Fernando Rodríguez | Peter Walton, Emeritus Professor at the Open University Business School thinks that “regulations which were drawn up for Deutsche Bank cannot work for a small company that manages three supermarkets in Birmingham”. The solution would be to divide the market up.
Q: The international accounting standards – IFRS and IAS – which are applicable to all listed companies are causing a multitude of problems. For example, David Tweedie – who was the historic president of IASB – has said that “anyone who says they understand IAS39 (an accounting standard) has not read it carefully enough.” Where is all this complexity taking us?
A: It has very negative consequences for the market. The argument is that the big companies are involved in complex transactions and need complicated standards which reflect this. That is true. But what about those companies which are not involved in complex operations, which could be the majority in the market? We need to think about what to do with them. Because if you oblige them to comply with complicated standards, then you are forcing them to have a costly accounting system which they probably don’t understand. We have to deal with this problem.
A: By introducing what we could call “differential accounting.” Regulations which were drawn up for Deutsche Bank cannot work for a small company that manages three supermarkets in Birmingham…The solution, if you wan’t to call it that, is to divide the market up so that straightforward companies have straightforward accounting.
Q: Is this where the debate is going?
A: If you go to France, you will find this is exactly what they are talking about. International accounting standards are terrific for complex companies, but not for local firms. The IFRS regulations are perfect for the CAC40, but there are 800 other listed companies which are not so big. And they say that before using them, their shareholders have to understand accounting because at the moment they don’t.”
Q: What do you think is the market trend regarding these international accounting standards?
A: Towards polarisation. There are two types of professional services. The IFRS services and the non-IFRS services. And there is a limited connection between them. This is bad for the professional services sector because it is operating in a two-speed world.
Q: You have recently affirmed that this complexity puts a lot of companies off seeking a stock market listing…
A: Yes, but not just because of accounting standards. In the US, companies are not excluding themselves from the market particularly because of the complexity of the accounting standards. It’s also due to canabalization: the big companies are buying up the small ones.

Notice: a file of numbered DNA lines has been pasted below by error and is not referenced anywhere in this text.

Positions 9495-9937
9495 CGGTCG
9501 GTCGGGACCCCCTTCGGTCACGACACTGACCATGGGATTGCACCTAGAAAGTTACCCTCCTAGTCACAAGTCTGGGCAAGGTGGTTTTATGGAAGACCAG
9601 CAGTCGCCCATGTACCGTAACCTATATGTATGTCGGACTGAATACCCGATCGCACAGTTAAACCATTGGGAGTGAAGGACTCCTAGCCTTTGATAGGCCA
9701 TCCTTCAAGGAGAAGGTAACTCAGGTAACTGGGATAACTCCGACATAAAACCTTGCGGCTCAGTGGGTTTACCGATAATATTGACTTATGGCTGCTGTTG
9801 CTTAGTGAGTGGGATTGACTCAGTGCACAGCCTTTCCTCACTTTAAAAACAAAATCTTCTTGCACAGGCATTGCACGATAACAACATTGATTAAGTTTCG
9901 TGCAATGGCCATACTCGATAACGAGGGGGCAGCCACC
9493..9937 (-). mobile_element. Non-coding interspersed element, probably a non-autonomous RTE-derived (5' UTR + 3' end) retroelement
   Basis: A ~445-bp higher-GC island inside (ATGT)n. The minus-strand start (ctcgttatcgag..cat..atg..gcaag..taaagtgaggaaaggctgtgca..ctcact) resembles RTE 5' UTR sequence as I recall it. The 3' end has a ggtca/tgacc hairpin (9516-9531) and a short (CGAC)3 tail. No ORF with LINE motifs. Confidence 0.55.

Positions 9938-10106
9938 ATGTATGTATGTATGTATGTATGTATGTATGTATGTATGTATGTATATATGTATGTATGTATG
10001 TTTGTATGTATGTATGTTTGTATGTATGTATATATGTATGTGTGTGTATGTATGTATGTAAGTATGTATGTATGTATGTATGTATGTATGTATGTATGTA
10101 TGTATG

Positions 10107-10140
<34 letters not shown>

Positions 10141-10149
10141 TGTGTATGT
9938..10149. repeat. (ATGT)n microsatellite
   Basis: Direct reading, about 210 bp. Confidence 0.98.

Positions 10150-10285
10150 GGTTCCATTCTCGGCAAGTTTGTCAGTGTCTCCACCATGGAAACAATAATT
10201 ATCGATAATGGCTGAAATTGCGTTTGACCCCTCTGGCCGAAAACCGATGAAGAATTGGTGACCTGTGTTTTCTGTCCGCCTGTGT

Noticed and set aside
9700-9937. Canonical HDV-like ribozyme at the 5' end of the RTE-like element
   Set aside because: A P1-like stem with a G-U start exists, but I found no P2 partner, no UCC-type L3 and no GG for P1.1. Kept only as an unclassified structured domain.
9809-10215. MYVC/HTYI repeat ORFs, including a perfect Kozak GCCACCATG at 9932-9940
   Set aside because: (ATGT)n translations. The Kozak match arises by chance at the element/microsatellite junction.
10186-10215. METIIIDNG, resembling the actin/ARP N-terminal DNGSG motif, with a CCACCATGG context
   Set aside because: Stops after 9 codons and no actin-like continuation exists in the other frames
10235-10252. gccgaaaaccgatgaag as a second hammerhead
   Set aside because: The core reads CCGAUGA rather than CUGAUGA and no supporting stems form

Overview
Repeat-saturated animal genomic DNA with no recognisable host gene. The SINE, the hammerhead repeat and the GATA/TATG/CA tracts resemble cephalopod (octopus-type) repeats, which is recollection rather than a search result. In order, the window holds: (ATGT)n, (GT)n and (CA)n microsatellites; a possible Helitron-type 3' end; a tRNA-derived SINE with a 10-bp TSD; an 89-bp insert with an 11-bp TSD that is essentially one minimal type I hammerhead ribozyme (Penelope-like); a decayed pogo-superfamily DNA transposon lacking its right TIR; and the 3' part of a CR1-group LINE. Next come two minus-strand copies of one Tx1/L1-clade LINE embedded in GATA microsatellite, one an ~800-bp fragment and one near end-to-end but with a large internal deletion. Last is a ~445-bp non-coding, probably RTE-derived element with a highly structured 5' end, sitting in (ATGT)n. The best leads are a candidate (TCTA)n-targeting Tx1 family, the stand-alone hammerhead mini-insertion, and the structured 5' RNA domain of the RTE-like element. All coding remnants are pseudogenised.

Q: And is the same thing happening in Europe?
A: Yes. But the IFRS norms are for listed companies in regulated markets and there may be a non-regulated market like the AIM in the UK. It does not have to comply with IFRS rules. In general, you find the same in Europe. There are OTC markets and they use national accounting principles. The European Commission is asking for regulations which are less complex and can be applied throughout Europe.
Q: What is the difference between the US and European accounting normative?
A: The difference is more to do with business models than regulation. In the US, for example, the way editors’ royalities are considered is different from in Europe and this completely changes profit and loss accounts. It’s an example of how two companies which, in theory, seem equal don’t have the same business model, so you can’t make a real comparison of their accounts. Small companies are not interested in being compared in a homogenous way, but the big firms in the oil or automobile sector are very interested in being compared one with the other.
Q: There are some who think that Europe is losing importance compared to the US in the creation of international accounting standards. What is your view?
A: No. I think they are on a par. I also believe the US has decided that it is not going to use IFRS and consequently has lost its weight when it comes to forming new standards. I think Europe’s influence is increasing. And hundreds of big Japanese companies are using IFRS voluntarily. The only IASB office outside London is in Tokyo. China also uses IFRS, as well as South Korea…that part of the world which is growing the most uses IFRS. It’s good for IFRS that the US doesn’t get involved, because it has a special legislative environment. But I don’t think that’s a problem for them in the long-term.
Q: There is another question. Why are so many Chinese companies using IFRS regulations and not the European ones?
A: It’s a question of history. The financial report was invented in France in the XVII century. And in other countries like Germany, legal financial structures were developed as far back as the XIX century. In China, there was no capitalist infrastructure and, in my opinion, they don’t think there is any sense in creating an accounting culture. Rather they are saying: “What is important is that if we want to have companies which are active in the international capital markets, we also want regulations which are acceptable in these markets.”